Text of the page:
The latest entry in the Total War franchise was ported to Linux by Feral Interactive last month. After spending a lot of time commanding armies and wreaking havoc on the land, I have some thoughts.
note: Key provided by Feral Interactive
For those of you who may not be aware, the colloquially named Total War: Warhammer III is the third entry in the crossover franchise of tactical Total War games with a Warhammer Fantasy setting. It sees players choose from various clans and factions and fight for supremacy, either trying to save or cover up the power of an imprisoned and dying god. The game mixes a strategic turn-based level where troops are recruited and directed, cities are conquered or sacked, with real-time battles where hundreds of units can be pitted against each other.
I’ve played the Total War series over the years and the core formula has remained more or less unchanged. The developers have gotten good at polishing the heart of things and hence, even at the worst of the game, it never fails to be at least somewhat entertaining. This latest entry attempts to add unique mechanics to each faction, mostly selectable every two turns to provide some sort of strategic advantage or boost to units or cities. Tech trees are unique and often, there can be different ways to approach city building and income generation.
The bloodthirsty monsters of Khorne, for example, can devastate a settlement when captured, creating a small army out of the chaos that can then wreak havoc a few turns later. They then automatically have the opportunity to expand into populated colonies, as long as they have another settlement in the region. If not, they can use their unique secondary currency, skulls, to create settlements. These skulls are obtained through battle or by destroying cities and are spent on technology or performing special rituals that bring the player Khorne’s favor.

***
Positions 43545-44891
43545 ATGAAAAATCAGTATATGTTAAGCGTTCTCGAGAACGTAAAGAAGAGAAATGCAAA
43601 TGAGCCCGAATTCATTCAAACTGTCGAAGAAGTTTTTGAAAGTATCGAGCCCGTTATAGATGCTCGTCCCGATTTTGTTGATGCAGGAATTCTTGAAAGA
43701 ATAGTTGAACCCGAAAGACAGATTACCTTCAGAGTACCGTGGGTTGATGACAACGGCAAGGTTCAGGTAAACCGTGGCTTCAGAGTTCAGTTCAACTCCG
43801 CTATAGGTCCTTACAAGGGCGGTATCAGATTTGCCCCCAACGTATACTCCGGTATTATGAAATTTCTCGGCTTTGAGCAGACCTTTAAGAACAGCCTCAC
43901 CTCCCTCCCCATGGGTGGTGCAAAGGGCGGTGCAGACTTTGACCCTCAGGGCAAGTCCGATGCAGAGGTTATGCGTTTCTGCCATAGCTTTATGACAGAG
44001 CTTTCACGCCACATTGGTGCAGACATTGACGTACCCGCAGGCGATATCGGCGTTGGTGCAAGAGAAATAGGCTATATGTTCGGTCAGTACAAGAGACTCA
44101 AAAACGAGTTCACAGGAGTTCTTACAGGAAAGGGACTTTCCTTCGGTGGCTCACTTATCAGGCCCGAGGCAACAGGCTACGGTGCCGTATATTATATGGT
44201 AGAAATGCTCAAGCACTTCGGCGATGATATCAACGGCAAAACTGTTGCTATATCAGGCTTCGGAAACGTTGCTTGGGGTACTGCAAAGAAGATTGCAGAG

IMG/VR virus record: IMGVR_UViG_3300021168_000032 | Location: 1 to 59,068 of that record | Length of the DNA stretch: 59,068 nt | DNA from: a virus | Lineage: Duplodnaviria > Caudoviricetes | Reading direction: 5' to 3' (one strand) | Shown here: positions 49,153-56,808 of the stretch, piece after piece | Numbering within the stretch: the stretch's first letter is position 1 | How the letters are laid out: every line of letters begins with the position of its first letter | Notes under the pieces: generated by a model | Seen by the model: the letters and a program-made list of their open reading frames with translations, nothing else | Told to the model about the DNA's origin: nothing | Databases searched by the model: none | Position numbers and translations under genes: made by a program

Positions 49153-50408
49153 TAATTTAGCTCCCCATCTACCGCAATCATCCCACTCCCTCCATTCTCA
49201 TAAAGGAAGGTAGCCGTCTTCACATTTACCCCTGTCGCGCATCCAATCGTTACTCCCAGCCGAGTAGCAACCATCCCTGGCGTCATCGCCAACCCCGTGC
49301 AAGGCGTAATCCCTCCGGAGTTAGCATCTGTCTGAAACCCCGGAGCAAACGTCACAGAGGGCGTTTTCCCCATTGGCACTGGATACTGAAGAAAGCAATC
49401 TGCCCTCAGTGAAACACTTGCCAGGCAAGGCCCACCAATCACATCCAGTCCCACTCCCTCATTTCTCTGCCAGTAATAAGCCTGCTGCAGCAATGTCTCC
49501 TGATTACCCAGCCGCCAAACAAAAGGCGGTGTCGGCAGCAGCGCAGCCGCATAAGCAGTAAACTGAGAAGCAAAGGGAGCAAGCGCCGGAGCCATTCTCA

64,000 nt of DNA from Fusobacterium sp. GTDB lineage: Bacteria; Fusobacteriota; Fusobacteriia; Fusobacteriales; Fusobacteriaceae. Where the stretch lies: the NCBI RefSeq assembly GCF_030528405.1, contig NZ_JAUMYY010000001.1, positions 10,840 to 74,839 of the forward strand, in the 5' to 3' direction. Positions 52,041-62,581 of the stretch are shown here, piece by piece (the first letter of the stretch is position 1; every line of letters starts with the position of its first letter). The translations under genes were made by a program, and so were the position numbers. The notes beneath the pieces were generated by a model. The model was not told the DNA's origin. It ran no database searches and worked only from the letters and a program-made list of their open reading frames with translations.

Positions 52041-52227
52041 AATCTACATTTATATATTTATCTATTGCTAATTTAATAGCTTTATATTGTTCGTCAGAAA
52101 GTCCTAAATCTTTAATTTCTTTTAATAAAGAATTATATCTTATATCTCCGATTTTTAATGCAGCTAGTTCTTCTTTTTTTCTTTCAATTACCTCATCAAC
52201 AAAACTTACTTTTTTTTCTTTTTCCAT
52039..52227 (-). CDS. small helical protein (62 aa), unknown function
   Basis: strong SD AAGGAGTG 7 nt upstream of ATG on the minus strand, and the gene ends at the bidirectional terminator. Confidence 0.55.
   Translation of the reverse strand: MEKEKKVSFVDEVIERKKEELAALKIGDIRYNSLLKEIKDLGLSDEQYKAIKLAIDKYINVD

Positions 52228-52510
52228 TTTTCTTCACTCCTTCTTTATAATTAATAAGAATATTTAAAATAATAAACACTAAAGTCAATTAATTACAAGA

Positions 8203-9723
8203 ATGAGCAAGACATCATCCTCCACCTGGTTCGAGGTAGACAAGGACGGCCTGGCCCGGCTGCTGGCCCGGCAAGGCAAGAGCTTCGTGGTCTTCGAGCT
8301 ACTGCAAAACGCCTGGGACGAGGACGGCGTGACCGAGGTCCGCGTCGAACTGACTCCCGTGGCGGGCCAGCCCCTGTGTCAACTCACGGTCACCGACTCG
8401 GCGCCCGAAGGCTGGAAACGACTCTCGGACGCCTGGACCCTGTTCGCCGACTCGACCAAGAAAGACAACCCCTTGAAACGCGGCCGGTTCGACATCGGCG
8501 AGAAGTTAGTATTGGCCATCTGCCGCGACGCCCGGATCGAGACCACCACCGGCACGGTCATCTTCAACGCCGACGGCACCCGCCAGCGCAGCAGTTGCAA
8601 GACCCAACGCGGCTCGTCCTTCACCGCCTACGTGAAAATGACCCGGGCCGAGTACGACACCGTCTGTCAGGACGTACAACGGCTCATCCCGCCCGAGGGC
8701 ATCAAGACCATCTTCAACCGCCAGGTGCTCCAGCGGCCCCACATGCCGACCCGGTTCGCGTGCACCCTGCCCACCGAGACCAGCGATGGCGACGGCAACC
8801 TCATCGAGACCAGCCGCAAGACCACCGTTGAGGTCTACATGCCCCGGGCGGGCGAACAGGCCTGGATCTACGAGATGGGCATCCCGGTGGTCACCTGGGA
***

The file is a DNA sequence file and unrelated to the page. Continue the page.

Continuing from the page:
Another faction, the Grand Cathay, is Warhammer Fantasy’s answer to the Chinese empire and includes the harmony mechanic of yin and yang, providing a bonus if your empire balances the elements. Units, buildings and commanders are all one or the other, and some building chains are mutually exclusive. So it is necessary to keep an eye on the overall situation of your empire. In addition, trade convoys may be sent to distant cities, taking multiple turns to reach their destination and subject to incidents and possible wars by hostile factions attacking it. If the caravan reaches its destination, a huge return on the invested gold is given to the player.
Considering that previous titles reserved these more obvious differences for DLC factions added in a steady trickle after launch, I was pleasantly surprised at how different these original factions were.
Most of these bells and whistles are found in the singleplayer campaign, the true heart of the game. Each group essentially competes with each other to reach the bear god Ursun before dying. While there is a simplified diplomacy and trade system, large-scale interactions with factions will inevitably end in war. To break up the usual map-painting and territory-conquering, every two turns portals that lead to the realm of the Chaos Gods open on the map. Factions can then proceed to claim the Demon Prince’s soul from each god, navigating the dangers of each realm in this process.
I think this is a particularly good innovation compared to previous titles, as it’s easier for the AI to keep up with players throughout the campaign. I wanted to monitor the progress of the AI opponents and be aware of the balance in my expansion; If my main army is too far away from the portal at the wrong time, it can mean the difference between grabbing a soul before the AI or not. In my two missions, the AI group got all four lives before me. I still managed to win in the end, however, as the troops could be intercepted before reaching the final campaign battle location. Defeating a faction leader made them lose their collected soul, and so I was able to buy myself some time before Ursun eventually succumbed.